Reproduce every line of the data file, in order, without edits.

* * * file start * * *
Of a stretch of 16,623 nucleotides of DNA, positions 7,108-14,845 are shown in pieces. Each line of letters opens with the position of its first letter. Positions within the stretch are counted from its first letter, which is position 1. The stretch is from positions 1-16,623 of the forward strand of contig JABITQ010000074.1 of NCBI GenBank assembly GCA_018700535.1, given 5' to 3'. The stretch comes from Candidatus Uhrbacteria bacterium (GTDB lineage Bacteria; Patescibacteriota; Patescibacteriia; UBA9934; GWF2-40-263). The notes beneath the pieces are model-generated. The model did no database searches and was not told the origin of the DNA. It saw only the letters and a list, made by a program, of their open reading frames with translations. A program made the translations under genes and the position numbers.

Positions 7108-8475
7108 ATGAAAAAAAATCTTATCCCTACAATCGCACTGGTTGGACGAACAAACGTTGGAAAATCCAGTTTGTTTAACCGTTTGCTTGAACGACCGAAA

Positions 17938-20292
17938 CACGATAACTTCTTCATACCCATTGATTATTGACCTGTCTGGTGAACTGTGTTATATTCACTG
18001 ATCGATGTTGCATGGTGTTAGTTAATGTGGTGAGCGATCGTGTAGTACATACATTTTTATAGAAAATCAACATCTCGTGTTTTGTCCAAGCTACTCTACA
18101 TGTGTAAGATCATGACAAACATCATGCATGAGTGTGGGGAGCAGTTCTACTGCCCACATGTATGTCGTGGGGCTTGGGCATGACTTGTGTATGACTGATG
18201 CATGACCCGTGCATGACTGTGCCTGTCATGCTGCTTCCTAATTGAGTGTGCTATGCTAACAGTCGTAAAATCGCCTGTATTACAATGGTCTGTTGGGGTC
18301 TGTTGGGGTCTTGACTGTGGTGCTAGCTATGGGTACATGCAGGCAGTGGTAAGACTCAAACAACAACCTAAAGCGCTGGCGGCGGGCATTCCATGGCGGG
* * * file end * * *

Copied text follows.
Of a stretch of 16,623 nucleotides of DNA, positions 7,108-14,845 are shown in pieces. Each line of letters opens with the position of its first letter. Positions within the stretch are counted from its first letter, which is position 1. The stretch is from positions 1-16,623 of the forward strand of contig JABITQ010000074.1 of NCBI GenBank assembly GCA_018700535.1, given 5' to 3'. The stretch comes from Candidatus Uhrbacteria bacterium (GTDB lineage Bacteria; Patescibacteriota; Patescibacteriia; UBA9934; GWF2-40-263). The notes beneath the pieces are model-generated. The model did no database searches and was not told the origin of the DNA. It saw only the letters and a list, made by a program, of their open reading frames with translations. A program made the translations under genes and the position numbers.

Positions 7108-8475
7108 ATGAAAAAAAATCTTATCCCTACAATCGCACTGGTTGGACGAACAAACGTTGGAAAATCCAGTTTGTTTAACCGTTTGCTTGAACGACCGAAA

Positions 17938-20292
17938 CACGATAACTTCTTCATACCCATTGATTATTGACCTGTCTGGTGAACTGTGTTATATTCACTG
18001 ATCGATGTTGCATGGTGTTAGTTAATGTGGTGAGCGATCGTGTAGTACATACATTTTTATAGAAAATCAACATCTCGTGTTTTGTCCAAGCTACTCTACA
18101 TGTGTAAGATCATGACAAACATCATGCATGAGTGTGGGGAGCAGTTCTACTGCCCACATGTATGTCGTGGGGCTTGGGCATGACTTGTGTATGACTGATG
18201 CATGACCCGTGCATGACTGTGCCTGTCATGCTGCTTCCTAATTGAGTGTGCTATGCTAACAGTCGTAAAATCGCCTGTATTACAATGGTCTGTTGGGGTC
18301 TGTTGGGGTCTTGACTGTGGTGCTAGCTATGGGTACATGCAGGCAGTGGTAAGACTCAAACAACAACCTAAAGCGCTGGCGGCGGGCATTCCATGGCGGG